Does Homeowners Insurance Work for a Rental Property?
Whether it be for a short-term or long-term basis, there are many reasons why property owners might want to rent out their home. However, like all risks, you want to make sure you’re properly covered from any unforeseen events. You might be wondering, does standard homeowner’s insurance work for rental property? In most situations, your standard homeowner’s policy will deny coverage to your rental property, which is why it is important to understand the difference between a homeowners’ insurance policy and a dwelling insurance policy, also commonly referred to as a “fire policy” or “landlord insurance policy”.
Factors To Consider When Determining What Kind of Rental Property Insurance is Appropriate for Your Situation
- Length of Rental Agreement– If you’re renting out your home for a short period of time, there are certain circumstances where your existing homeowners insurance insurance will provide enough protection. If you’re planning on renting out your single family home on an ongoing basis, then landlord insurance might be a better fit for your risk.
- Do You Reside in the Home? – Purchasing homeowners on a home that isn’t owner occupied is, in most situations, ineligible with most insurance companies. An agent can help you better understand these scenarios. With that being said, if you do reside in the home you’re renting out, there are endorsements available on your standard homeowners’ coverage to better protect yourself, like ‘unit rented to others’.
What Is Dwelling Insurance?
Dwelling insurance is the best way to cover a home, apartment, or condo that is occupied by a tenant.
In addition to solving the “where you reside” issue, it also saves you money by stripping out unnecessary coverages (i.e. coverages that are more appropriately provided by the tenant’s renter’s policy).
To save you money, landlord policies reduce coverage for:
- The contents of the residence.
- Liability insurance.
And to better protect your interests in your property and your rental income, a dwelling policy may add coverage for:
- Loss of rental income.
- Damage caused by tenants.
What does Dwelling Insurance Cover?
Dwelling insurance is similar to homeowners’ insurance, in the sense it protects the
structure itself from damages in which occur from an unforeseen event. However, there are certain coverages included in standard homeowners’ policy you might not need; and coverage included in a landlord policy that aren’t included in your homeowners. Landlord insurance includes:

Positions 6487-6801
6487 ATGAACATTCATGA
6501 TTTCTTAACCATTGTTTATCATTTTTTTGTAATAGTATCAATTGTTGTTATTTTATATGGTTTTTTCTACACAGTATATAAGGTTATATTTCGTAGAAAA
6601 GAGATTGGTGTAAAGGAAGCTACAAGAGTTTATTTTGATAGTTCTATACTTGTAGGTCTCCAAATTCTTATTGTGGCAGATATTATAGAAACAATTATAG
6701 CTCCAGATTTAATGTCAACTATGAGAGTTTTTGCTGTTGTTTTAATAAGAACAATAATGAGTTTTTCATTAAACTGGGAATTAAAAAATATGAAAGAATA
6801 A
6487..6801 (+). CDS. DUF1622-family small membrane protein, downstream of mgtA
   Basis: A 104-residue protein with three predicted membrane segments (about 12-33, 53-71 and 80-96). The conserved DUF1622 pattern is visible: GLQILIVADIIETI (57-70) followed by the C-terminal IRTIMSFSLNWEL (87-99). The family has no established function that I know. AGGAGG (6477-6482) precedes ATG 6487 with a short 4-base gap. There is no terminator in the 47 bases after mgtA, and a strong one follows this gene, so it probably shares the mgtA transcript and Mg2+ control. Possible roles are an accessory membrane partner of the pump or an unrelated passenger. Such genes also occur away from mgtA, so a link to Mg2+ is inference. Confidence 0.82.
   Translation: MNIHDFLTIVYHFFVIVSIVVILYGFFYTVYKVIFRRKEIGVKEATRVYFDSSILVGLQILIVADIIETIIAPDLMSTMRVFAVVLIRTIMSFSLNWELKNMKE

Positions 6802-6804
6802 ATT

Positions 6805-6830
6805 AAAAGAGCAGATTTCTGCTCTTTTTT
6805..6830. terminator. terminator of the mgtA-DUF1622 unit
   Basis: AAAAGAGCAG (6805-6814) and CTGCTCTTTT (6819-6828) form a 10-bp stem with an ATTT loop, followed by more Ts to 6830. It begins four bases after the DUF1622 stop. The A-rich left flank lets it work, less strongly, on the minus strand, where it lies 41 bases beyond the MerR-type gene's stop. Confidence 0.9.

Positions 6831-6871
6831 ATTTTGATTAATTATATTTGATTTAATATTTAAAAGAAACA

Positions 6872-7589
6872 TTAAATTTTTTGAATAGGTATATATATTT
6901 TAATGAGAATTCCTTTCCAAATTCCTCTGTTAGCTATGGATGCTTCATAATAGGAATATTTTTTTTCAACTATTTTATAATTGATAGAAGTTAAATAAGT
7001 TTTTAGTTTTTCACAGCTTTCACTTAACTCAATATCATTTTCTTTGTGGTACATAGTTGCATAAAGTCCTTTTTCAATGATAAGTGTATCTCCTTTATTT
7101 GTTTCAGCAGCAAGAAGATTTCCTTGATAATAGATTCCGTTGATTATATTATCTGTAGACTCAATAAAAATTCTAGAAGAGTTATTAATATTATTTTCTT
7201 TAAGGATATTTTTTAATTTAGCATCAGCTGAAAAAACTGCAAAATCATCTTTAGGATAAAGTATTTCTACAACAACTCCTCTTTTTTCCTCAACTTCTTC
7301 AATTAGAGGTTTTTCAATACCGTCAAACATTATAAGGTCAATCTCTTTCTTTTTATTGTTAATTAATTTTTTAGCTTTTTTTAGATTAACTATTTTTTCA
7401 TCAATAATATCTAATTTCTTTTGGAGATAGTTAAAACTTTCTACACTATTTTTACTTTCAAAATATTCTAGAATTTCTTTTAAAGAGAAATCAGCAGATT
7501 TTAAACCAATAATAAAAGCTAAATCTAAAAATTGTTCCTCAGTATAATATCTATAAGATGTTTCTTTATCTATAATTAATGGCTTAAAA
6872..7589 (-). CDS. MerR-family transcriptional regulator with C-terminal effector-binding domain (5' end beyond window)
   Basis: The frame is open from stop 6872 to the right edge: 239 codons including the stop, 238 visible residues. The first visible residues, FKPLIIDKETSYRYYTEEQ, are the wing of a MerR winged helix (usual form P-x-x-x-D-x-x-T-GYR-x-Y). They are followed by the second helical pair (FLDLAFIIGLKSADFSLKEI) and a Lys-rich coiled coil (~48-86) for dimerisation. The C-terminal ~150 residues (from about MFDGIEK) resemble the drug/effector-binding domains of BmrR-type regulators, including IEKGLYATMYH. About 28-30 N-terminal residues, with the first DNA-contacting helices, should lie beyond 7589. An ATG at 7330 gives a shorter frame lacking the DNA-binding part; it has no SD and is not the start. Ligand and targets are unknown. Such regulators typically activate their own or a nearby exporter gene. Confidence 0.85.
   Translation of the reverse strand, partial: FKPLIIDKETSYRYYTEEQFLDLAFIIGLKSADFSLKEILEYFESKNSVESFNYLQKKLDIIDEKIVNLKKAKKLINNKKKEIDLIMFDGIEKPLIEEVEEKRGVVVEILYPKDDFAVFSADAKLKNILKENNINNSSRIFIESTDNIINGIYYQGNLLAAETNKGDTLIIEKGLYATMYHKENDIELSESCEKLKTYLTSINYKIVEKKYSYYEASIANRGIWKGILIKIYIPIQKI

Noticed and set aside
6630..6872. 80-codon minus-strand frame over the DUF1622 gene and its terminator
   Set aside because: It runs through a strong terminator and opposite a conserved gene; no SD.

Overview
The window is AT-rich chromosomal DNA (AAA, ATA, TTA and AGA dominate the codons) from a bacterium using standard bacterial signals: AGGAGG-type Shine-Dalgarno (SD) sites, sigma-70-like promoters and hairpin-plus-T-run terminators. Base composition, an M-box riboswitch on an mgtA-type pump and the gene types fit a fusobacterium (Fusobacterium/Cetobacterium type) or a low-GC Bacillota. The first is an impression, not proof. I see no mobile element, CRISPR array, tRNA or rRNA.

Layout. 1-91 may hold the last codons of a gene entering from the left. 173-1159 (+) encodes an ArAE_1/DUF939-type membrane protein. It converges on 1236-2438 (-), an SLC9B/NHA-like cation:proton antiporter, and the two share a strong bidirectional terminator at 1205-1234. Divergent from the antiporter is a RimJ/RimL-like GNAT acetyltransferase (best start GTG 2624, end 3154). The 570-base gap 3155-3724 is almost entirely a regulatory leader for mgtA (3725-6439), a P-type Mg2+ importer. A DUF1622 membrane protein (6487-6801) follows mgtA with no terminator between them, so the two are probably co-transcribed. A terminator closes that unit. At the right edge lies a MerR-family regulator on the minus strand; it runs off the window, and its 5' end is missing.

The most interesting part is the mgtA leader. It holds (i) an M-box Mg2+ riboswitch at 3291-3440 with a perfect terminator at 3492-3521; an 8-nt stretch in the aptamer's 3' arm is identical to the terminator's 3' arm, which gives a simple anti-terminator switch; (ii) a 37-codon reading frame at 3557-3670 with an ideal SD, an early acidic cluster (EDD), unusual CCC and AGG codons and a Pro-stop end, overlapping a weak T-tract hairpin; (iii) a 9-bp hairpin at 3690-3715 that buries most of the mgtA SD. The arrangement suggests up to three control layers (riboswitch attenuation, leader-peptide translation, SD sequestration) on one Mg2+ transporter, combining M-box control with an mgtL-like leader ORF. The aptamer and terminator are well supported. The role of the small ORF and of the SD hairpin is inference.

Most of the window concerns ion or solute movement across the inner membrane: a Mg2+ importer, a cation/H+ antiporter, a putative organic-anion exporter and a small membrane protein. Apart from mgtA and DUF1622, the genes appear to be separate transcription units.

- Property Damage– Damages to your buildings and personal property as a result of fire, storm damage, theft, vandalism, and tenant damage.
- Personal Property– Whereas homeowners’ insurance includes a higher amount of coverage for your personal belongings, such as furniture, clothing, and jewelry; landlord insurance allows you to obtain personal property coverage only on items used to service the rented property.
- Liability Insurance– Whether a tenant, visitor, or even a trespasser is injured on your rental property, liability coverage protects you from claims and lawsuits and it is necessary to carry high liability limits on a landlord policy than on your standard homeowners policy.
- Loss of Income- If your rental property were to become uninhabitable due to a covered loss, coverage for loss of income will reimburse you for the loss of income, including rent, that you could possibly sustain.
- Optional Coverage- As a landlord, there are optional coverages you might need to make sure you are fully protected. This includes; rent guarantee insurance, natural disaster insurance, employer liability insurance, and landlord contents insurance.
Does My Landlord Policy Cover the Tenant’s Belongings?
No. However, you should push your tenants to purchase a separate renter’s policy to cover their belongings while residing in your dwelling. While there is no federal or state law requiring a tenant to have renters’ coverage, as the property owner, you can require it in your lease agreement. A renters’ policy will also provide them with liability protection if somewhere suffers an injury or property damage due to the renters’ negligence.
Is Landlord Insurance a Tax Deductible?
Yes. Because being a landlord is a business endeavor, purchasing landlord insurance can
be considered a business expense, therefore, you can deduct insurance premiums
you pay on a landlord insurance policy.
Where Can I Purchase a Landlord Policy?
The best way to guarantee you are purchasing the insurance you need for the best price, is by contacting an agent who has access to multiple insurance companies. Austinsurance is able to compare prices and customize your coverages to meet our needs.
To get information, advice, and to find the right coverage to match your needs, contact Austinsurance today! Our agents will guide you in the right direction with a free insurance quote, finding the right policy that makes the most sense for you!